The summit held last week in Hamburg, Germany with leaders from 20 of the world’s developed countries has gone down in history in many aspects. There were many leftist and socialist protests as well as anti-Erdoğan regime protests by Kurds. The German police have launched a widescale investigation covering other European countries regarding the violent events during the G-20 protests.
German police claimed that most of the protesters were members of radical left organizations from European countries like Italy, France, Switzerland and the Netherlands, but it has come to light that they collaborated with Turkish intelligence for the summit.
According to information leaked to the German media, 32 journalists had their accreditation approved at first but then revoked at the last minute. State television ARD was the first network to voice the accreditation scandal where the Hamburg police circulated a “black list” of banned journalists during the summit.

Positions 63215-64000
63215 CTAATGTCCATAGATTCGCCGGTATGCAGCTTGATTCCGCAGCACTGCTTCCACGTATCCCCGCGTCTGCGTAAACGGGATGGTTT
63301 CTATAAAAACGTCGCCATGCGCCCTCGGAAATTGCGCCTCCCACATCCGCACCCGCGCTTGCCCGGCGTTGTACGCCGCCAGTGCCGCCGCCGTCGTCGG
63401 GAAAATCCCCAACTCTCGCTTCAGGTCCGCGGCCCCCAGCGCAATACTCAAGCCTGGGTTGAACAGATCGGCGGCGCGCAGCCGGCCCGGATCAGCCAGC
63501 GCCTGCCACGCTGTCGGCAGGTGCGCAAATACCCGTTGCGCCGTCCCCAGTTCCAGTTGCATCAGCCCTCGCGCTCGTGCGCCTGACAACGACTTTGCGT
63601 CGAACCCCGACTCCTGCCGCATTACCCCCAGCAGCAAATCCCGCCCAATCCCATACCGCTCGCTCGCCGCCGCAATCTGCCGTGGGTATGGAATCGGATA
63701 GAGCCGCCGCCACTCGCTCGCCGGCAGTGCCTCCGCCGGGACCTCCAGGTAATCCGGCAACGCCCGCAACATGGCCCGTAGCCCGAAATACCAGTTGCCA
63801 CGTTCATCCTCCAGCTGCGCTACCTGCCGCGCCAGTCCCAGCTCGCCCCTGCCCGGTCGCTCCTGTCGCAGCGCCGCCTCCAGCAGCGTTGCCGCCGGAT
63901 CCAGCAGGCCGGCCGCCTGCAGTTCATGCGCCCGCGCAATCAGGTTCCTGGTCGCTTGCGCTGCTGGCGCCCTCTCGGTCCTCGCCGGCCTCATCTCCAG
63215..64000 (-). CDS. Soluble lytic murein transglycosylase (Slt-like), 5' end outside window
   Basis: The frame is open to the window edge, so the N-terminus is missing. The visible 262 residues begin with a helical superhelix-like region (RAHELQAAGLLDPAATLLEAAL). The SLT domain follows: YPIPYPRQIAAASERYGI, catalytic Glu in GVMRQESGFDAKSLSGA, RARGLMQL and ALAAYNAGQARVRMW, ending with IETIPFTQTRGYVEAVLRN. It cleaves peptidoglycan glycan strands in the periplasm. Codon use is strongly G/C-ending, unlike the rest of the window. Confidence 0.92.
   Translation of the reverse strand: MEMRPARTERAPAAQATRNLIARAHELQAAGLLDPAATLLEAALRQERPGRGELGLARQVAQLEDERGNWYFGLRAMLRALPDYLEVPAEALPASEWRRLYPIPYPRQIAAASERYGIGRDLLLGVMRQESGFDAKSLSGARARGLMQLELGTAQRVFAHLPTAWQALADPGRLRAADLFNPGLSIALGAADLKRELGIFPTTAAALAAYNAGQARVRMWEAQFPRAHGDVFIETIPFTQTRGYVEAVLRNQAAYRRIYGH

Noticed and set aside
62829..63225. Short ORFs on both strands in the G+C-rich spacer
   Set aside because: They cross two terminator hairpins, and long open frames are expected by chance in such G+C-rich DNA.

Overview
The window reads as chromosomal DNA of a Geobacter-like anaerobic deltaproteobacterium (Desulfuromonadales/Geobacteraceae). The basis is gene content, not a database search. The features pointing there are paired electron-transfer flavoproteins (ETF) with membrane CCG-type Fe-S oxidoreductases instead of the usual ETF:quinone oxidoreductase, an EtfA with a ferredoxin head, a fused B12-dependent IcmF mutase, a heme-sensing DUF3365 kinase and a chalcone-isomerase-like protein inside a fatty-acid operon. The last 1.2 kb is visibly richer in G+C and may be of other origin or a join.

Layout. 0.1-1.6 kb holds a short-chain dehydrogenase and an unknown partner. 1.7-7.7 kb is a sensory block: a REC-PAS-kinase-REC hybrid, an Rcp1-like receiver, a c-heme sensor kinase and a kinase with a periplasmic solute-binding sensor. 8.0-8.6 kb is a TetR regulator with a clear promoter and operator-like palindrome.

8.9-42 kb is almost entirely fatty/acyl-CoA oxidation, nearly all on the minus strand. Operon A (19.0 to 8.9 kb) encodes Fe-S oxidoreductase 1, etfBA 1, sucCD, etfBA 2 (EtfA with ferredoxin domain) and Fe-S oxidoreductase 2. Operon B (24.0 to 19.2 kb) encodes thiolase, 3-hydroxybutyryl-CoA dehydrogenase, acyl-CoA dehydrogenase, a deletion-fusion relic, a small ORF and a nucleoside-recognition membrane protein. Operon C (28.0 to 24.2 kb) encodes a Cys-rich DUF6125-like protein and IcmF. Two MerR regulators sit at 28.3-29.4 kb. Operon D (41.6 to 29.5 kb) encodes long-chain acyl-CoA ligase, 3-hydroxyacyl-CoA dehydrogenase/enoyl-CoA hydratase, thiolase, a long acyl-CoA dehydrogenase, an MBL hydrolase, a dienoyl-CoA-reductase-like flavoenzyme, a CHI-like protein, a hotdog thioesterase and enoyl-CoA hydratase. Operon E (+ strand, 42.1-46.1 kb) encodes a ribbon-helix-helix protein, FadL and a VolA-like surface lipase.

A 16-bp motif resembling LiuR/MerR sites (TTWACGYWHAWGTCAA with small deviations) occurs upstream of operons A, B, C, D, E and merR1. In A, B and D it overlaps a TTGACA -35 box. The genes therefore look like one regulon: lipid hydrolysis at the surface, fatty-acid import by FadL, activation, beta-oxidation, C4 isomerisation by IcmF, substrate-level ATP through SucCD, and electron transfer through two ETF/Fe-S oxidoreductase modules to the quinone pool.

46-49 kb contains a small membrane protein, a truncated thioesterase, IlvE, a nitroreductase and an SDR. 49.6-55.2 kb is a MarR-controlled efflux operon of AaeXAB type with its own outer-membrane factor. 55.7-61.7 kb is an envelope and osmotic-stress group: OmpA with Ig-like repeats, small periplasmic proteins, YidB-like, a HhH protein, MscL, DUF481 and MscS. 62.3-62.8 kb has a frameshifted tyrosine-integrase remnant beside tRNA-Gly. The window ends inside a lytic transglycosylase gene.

POLICE CIRCULATED A BAN LIST
A list of banned journalists have been circulated among the summit police and it has been cross checked with the list of journalists who wanted to cover the summit, according to ARD’s report, after which NGOs and press institutions protested the Merkel government and Hamburg police.
Federal Data Protection Commissioner Andrea Voßhoff stated that they will launch an investigation on the matter while the Federal government claimed that 9 journalists’ accreditation was revoked due to security concerns.
4 BANNED JOURNALISTS WORKED IN NORTHERN KURDISTAN
A detailed explanation was not given for the remaining journalists, but according to Süddeutsche Zeitung newspaper, the “blacklisted” journalists whose accreditation has been revoked are journalists who have worked in Northern Kurdistan before.
Among these names are photo journalists Björn Kietzmann and Chris Grodotzki, who were briefly detained by the Turkish police as they were working in Diyarbakır in 2014.
During international summits, German police gives the lists of journalists whose accreditation has been approved by the German state to the intelligence agencies of the invited countries. The foreign intelligence agencies go through these lists and “have the last word”, where they can revoke the accreditation, which is considered a blow to the journalists’ freedom to work.
Source: Firat News Agency
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source: Kurdish Info